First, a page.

HBCU football programs were major producers of elite football talent throughout the 1970s. These institutions’ commitment to investing in the top African American athletes became a draw for both potential students and recruiters. In addition to developing top-level players, these programs allowed aspects of African American culture to blossom on and off the field.
Sports, style and technique came together during athletic halftime performances. These performances included themed Battle of the Bands competitions, step-show contests, and fraternity and sorority traditions. Football rivalries created opportunities for alumni and fans to express unique pride in their institutions.
The Halftime Show
Homecoming games are also where enthusiastic marching bands display their fierce musical talent and highly spirited styles. They are focal points of school spirit, pride, and student camaraderie.
The halftime performance at Historically Black Colleges and University (HBCU) football games has become an important extension of the athletic contests. Beginning in the 1940s, HBCU bands began to break from the traditions of military-inspired marching bands by incorporating dancing and upbeat music into halftime shows. A catalyst for this change in style was cemented with the creation of Florida A&M’s Marching 100 in 1946.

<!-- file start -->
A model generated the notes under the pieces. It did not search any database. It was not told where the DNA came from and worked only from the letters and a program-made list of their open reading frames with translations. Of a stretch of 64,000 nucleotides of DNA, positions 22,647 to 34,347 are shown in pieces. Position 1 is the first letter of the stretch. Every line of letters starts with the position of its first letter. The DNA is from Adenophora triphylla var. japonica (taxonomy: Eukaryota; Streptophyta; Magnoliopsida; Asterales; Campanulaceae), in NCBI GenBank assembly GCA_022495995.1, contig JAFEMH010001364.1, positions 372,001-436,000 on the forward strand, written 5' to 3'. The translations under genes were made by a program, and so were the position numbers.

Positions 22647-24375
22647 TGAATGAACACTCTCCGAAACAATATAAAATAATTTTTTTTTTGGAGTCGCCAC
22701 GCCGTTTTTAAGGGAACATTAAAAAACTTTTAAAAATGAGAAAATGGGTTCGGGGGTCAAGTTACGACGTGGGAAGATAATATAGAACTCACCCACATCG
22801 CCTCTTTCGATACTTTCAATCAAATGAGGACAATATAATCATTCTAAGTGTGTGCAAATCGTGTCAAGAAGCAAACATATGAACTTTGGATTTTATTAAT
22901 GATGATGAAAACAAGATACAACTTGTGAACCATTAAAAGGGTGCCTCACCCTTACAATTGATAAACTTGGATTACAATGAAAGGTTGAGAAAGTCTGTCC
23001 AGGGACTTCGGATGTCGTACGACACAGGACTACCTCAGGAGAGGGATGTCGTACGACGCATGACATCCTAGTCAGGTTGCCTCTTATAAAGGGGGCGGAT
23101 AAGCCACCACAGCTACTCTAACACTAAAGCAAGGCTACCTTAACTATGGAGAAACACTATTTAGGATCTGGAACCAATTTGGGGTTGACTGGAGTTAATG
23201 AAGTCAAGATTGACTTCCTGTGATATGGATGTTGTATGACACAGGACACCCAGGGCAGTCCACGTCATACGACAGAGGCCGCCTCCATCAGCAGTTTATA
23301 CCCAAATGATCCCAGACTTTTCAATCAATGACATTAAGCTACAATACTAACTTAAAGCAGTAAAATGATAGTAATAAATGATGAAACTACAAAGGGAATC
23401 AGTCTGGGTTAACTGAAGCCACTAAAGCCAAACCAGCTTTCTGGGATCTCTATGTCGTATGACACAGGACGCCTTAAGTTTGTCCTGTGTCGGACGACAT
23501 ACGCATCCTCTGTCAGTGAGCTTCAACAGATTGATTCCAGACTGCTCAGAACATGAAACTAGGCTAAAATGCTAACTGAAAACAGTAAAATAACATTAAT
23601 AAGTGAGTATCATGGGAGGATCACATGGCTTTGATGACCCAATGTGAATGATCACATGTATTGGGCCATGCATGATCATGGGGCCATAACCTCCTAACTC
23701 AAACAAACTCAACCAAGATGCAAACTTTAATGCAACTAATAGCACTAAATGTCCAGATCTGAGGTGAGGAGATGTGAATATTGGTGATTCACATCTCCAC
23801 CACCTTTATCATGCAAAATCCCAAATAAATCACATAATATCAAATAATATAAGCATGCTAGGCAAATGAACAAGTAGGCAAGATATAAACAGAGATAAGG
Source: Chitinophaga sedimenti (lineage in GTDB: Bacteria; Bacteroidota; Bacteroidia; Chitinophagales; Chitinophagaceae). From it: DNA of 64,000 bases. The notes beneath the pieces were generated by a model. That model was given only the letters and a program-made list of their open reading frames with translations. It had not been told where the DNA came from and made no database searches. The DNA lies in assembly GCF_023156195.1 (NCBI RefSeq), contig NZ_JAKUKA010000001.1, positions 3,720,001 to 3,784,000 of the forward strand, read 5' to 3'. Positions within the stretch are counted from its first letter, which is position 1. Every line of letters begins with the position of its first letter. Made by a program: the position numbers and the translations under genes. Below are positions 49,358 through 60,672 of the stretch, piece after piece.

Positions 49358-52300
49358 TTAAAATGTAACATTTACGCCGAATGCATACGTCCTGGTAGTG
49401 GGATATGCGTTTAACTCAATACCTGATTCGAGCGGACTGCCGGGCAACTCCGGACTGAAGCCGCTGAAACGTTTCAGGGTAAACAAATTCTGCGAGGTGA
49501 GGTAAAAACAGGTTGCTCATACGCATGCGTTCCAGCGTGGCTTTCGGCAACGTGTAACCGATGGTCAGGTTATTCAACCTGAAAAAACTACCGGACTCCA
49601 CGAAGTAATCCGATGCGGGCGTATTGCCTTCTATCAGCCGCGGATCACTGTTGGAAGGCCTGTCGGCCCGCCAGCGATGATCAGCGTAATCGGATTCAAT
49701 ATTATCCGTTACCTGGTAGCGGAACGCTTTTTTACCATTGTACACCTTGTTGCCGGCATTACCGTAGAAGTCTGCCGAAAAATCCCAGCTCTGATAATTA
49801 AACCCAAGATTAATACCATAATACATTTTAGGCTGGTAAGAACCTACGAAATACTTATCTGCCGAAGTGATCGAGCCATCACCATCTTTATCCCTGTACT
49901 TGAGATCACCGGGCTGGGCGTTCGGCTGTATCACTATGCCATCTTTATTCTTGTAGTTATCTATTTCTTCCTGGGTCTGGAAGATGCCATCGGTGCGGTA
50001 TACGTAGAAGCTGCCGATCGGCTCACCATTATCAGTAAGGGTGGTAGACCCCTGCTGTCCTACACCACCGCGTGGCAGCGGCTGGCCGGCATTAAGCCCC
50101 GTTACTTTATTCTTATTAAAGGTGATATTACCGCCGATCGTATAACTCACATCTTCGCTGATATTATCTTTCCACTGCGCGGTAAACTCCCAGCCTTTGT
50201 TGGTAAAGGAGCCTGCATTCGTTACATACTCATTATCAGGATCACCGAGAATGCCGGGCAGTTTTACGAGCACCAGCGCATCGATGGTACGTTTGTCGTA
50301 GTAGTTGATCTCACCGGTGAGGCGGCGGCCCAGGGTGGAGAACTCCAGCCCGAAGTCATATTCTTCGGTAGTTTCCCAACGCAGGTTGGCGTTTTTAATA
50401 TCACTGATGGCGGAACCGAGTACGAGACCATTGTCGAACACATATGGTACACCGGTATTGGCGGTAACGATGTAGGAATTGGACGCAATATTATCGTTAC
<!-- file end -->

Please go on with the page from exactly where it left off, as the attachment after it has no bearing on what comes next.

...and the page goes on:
The Marching Band
The band is one of the most celebrated groups at an HBCU. Tuskegee Institute, now known as Tuskegee University, has one of the oldest continually active HBCU bands. Some of the legendary musical directors for the Marching Crimson Pipers include Dr. William P. Foster, who directed Florida A&M University’s Marching 100 from 1946 until his retirement in 1998, and Edward L. Graves, who served as band director at Tennessee State University for 34 years. Distinguished Tuskegee band alumni include writer Ralph Ellison, music icon Lionel Ritchie, former Georgia State Senator Floyd Griffin, Jr., and Conrad “Hutch” Hutchinson Jr., the legendary band director of Grambling State University’s World Famed Tiger Marching Band.